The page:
Illinois diverts millions from classrooms toward administrative bloat

September 10, 2019

Illinoisans pay the most per pupil in the Midwest, but not enough money is making it to student instruction

CHICAGO (Sept. 10, 2019) – Illinois’ high cost of education isn’t paying off, according to new analysis from the nonpartisan Illinois Policy Institute.

Despite spending among the most per student in the Midwest on education, academic outcomes in Illinois lag behind many of its neighbors.

Why? Too many education funding dollars get trapped in bureaucracy before reaching the classroom. In the past four years, Illinois public schools employ fewer teachers and have fewer students, but the number of administrators has actually grown.

School performance and college readiness in Illinois are mediocre compared to neighboring states and the national average, despite per-student spending topping all other states in the Midwest.

The costs:

  • Illinois spends $581 per student on general administrative costs alone.
  • Illinois has 852 school districts, the fifth-largest number in the nation.
  • One in four Illinois school districts serve just a single school, and over half of Illinois school districts serve just 1,000 students. The national average is 3,600 students per district.
  • More than 9,000 top school administrators currently earn more than $100,000 per year, and they’ll each receive $3 million or more in pension benefits during their retirements.
  • In the past four years, both student enrollment and teacher employment at Illinois K-12 public school districts fell by 2%, while the number of administrators grew 1.5%.
  • More than 60% of Illinois property taxes – the second highest in the nation – pay for public education. In fiscal year 2019, Illinois spent $8.4 billion on education.
  • More school districts mean higher property taxes. During the past decade, property taxes in Illinois have grown 9% while home values have dropped by 21%. Since 2007, the decline in home values remains 300% worse in Illinois than the national average.

Improving outcomes:

  • School districts serving 1,000 students are likely to have an average composite ACT score two points higher than those at districts serving only 300 students, despite similar geographic location, population demographics and state aid.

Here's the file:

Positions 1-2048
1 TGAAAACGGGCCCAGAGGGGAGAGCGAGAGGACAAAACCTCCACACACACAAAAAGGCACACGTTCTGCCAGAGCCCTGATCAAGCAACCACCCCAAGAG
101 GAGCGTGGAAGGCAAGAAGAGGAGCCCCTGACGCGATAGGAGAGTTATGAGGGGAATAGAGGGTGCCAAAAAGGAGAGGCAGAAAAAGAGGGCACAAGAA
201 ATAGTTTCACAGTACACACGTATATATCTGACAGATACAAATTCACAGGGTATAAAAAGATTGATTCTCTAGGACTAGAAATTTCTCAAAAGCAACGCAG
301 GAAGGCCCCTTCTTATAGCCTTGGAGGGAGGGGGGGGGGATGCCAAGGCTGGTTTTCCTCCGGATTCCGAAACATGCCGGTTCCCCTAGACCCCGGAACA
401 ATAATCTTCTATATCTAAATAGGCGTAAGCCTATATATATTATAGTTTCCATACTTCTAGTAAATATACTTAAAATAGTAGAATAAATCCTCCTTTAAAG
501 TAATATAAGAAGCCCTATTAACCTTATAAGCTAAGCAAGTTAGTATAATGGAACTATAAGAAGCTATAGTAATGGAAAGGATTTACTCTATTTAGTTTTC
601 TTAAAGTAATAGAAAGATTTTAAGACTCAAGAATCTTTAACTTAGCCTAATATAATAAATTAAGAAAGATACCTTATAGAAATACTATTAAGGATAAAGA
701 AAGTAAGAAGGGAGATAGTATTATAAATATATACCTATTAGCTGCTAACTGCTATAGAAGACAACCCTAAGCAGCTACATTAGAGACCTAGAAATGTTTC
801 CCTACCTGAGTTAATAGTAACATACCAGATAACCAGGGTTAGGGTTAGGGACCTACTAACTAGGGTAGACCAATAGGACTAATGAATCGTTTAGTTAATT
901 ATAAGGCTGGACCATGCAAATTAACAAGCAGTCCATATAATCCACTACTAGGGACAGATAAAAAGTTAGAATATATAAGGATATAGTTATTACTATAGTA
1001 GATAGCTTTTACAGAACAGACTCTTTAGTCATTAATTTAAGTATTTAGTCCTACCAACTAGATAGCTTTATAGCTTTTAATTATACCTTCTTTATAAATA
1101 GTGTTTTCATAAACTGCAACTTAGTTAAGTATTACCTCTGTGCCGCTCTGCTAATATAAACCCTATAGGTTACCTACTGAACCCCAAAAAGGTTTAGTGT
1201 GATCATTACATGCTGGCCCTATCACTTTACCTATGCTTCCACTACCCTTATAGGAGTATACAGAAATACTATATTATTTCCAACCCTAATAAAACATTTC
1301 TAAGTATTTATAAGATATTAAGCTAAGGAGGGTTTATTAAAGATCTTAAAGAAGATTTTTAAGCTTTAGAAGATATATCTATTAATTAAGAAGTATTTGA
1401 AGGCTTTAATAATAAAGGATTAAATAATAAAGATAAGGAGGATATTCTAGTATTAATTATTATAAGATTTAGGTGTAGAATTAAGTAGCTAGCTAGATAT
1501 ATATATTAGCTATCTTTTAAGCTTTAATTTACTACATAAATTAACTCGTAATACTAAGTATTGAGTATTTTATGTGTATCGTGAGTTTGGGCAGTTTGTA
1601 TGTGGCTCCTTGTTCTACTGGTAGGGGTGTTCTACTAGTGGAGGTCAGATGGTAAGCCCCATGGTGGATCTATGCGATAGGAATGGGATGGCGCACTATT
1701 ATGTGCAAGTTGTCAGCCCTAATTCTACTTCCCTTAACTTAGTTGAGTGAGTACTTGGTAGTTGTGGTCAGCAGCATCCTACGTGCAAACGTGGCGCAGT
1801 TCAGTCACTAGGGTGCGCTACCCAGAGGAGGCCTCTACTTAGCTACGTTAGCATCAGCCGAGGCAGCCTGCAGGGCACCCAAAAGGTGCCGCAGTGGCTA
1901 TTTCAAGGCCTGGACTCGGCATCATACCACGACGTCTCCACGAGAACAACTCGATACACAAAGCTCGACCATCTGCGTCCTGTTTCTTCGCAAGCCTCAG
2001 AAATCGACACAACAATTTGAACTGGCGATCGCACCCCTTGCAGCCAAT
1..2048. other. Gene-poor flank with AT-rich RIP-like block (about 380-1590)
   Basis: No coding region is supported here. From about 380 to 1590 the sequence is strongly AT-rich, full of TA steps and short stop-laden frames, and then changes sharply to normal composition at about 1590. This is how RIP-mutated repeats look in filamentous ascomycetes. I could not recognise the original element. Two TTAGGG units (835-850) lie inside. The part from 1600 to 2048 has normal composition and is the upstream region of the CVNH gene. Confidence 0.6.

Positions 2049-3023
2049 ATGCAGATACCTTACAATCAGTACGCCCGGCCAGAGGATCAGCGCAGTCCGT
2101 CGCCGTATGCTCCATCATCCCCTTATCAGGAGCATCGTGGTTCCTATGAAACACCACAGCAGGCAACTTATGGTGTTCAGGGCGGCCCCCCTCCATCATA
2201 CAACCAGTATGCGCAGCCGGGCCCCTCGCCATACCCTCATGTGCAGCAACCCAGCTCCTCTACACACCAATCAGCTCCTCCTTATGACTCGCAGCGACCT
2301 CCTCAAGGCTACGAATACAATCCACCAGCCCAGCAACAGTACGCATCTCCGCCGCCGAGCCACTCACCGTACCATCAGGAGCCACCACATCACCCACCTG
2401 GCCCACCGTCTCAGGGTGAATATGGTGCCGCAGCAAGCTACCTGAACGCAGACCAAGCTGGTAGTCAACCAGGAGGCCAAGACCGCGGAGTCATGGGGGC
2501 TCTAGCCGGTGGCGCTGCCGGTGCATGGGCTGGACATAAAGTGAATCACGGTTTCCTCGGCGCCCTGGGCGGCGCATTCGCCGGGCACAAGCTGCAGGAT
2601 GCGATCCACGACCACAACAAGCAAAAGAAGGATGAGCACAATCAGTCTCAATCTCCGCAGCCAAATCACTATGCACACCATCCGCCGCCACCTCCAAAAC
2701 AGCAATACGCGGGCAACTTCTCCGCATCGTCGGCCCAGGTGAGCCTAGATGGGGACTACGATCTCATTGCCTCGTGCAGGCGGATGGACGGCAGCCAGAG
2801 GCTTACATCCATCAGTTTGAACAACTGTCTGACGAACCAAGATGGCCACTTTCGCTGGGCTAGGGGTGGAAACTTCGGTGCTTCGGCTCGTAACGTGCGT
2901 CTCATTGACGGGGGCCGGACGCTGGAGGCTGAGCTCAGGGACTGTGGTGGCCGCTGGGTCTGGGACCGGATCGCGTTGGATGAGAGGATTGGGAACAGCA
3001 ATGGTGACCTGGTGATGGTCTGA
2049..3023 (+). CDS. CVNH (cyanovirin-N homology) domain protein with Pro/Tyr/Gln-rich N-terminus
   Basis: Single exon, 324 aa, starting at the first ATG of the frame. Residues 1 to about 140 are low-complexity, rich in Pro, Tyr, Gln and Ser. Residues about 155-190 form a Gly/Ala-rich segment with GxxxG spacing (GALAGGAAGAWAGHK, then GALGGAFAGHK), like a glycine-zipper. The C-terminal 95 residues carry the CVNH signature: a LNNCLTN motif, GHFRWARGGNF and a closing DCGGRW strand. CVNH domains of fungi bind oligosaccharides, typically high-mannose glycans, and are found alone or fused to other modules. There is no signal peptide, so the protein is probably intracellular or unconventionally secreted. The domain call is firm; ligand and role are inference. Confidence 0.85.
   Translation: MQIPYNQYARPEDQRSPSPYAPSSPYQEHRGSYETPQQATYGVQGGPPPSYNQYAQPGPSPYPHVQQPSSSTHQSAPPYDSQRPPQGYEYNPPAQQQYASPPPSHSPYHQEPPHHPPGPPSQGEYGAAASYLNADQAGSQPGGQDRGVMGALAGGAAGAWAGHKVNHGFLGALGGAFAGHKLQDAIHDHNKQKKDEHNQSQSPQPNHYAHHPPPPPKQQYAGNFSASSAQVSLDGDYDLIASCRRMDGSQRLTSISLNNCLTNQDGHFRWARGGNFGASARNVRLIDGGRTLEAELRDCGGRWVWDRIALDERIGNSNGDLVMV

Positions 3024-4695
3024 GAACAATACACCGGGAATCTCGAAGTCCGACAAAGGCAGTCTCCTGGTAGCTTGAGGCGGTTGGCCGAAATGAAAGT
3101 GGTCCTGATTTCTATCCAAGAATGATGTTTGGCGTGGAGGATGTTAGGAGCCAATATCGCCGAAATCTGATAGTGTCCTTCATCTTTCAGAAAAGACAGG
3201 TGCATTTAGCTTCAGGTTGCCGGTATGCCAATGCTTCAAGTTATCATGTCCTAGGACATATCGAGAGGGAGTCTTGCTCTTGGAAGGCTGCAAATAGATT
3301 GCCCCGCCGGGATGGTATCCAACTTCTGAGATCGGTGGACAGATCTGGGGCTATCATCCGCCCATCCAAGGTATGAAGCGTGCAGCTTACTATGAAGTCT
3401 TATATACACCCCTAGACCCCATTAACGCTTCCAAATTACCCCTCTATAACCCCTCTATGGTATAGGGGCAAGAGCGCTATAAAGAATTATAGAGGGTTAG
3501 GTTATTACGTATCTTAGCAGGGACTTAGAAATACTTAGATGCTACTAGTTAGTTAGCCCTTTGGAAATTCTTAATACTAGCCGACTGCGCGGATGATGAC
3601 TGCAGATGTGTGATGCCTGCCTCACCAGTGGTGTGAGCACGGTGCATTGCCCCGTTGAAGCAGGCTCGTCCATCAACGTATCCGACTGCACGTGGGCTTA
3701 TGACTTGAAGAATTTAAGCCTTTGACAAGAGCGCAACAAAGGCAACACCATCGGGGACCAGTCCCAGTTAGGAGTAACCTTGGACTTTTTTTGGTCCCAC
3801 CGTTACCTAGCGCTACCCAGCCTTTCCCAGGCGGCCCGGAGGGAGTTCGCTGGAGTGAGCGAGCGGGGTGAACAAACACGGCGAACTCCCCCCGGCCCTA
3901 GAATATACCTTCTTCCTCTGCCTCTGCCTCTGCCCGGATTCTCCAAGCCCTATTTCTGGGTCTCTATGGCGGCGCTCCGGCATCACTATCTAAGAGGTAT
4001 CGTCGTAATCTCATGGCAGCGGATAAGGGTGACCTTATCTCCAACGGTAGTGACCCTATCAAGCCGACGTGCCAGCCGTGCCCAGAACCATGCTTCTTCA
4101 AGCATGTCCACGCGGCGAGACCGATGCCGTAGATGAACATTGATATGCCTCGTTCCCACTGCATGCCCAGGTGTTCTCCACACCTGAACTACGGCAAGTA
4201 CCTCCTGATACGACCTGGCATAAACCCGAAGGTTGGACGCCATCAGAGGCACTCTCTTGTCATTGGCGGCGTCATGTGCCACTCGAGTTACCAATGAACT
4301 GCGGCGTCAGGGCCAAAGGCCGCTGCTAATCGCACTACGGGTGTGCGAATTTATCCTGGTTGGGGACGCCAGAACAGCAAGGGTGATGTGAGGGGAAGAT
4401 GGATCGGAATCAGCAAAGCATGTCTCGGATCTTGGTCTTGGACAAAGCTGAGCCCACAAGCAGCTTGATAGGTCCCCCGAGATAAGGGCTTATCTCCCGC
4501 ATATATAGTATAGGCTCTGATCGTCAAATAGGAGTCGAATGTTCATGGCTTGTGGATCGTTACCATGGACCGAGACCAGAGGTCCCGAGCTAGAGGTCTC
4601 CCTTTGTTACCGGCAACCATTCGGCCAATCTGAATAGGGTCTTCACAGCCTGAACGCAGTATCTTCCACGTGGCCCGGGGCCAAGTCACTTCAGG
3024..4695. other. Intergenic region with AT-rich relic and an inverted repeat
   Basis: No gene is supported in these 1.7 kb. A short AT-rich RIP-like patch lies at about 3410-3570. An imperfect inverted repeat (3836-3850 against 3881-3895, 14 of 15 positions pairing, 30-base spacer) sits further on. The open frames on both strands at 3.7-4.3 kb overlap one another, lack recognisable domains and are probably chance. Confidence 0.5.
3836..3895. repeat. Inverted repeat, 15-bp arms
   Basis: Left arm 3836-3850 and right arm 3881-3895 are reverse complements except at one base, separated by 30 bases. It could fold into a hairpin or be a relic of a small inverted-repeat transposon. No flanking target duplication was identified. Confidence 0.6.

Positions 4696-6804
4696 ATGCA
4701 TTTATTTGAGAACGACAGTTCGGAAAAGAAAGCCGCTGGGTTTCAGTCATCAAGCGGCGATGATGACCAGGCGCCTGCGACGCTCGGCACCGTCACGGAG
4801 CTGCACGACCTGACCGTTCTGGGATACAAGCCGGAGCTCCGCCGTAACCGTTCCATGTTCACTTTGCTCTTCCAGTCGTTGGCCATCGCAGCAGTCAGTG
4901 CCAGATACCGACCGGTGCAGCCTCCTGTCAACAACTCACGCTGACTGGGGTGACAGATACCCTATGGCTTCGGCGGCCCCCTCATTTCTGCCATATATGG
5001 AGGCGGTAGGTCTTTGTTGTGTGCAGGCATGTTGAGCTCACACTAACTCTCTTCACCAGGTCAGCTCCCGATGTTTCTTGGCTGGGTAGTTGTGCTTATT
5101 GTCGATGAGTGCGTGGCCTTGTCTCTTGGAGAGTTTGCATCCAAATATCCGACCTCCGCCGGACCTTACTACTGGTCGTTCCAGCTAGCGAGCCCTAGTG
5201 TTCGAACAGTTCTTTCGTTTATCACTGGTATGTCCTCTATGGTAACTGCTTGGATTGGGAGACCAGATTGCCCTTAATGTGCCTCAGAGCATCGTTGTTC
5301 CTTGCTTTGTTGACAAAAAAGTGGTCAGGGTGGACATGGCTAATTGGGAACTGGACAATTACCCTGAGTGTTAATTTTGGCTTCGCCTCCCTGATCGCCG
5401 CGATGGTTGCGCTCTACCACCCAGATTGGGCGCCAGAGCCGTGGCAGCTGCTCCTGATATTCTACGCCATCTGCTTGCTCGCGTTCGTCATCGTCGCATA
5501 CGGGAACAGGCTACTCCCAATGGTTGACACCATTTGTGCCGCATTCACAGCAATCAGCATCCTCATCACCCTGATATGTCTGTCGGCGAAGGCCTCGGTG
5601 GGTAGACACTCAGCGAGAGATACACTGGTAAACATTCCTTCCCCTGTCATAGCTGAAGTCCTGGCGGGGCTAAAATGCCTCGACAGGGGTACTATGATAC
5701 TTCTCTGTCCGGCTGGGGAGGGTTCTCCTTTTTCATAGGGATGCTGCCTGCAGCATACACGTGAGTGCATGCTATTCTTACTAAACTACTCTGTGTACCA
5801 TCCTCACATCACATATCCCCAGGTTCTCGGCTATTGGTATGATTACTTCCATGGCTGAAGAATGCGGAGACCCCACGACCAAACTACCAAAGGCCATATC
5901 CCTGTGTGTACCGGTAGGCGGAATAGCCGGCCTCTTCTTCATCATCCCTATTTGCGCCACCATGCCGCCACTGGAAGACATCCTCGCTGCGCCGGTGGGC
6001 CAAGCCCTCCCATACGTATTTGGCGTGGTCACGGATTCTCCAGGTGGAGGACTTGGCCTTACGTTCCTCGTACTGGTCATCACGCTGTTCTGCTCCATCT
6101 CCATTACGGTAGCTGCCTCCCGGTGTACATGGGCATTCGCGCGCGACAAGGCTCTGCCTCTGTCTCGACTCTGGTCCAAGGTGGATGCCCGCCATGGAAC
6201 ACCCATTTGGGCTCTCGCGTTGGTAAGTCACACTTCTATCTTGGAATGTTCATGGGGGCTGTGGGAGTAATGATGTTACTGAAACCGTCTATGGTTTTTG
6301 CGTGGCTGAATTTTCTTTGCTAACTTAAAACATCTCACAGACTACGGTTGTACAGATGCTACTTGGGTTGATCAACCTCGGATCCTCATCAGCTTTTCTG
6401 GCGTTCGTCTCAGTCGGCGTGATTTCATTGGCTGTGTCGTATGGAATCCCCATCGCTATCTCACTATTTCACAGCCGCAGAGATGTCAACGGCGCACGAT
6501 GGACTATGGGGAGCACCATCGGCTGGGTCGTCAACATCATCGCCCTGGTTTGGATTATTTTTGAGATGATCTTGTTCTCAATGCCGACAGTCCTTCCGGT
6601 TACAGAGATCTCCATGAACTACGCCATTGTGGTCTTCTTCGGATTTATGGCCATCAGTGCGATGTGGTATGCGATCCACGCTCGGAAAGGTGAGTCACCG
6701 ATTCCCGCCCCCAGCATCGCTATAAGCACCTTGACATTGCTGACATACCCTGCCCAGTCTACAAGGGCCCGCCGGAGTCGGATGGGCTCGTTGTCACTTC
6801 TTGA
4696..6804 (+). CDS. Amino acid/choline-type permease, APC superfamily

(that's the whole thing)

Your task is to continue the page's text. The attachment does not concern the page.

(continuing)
• Similarly, small districts that increase student population to 1,000 boost the average student’s performance on the SAT by 48 points; biology ECA pass rates by 10 percentage points and ISTEP eighth grade pass rates by 8 percentage points.
  • School district consolidation is possible through existing legislation. House Bill 3053 passed unanimously out of the House of Representatives during the 101st General Assembly.
  • HB 3053 would have created a commission responsible for making recommendations to reduce the number of districts by at least 25%. It would not consolidate any schools, just districts. Recommendations would go directly to voters in affected school districts, so no changes would be made without local approval.

Quote from Adam Schuster, director of budget and tax research for the nonpartisan Illinois Policy Institute: 

“Diverting education dollars away from classrooms to prop up administrative bloat is wrong. Despite the thousands more Illinoisans pay per student each year, school performance falls short of its Midwest neighbors, or remains average.

“It’s time to do what’s best for students across the state. School districts that serve a larger student population are associated with higher quality and student outcomes. Lawmakers have the power to help every student reach their full potential by ensuring education dollars make it to the classroom.”

To read the full analysis “Bureaucrats over classrooms: Illinois wastes millions of education dollars on unnecessary layers of administration,” visit:

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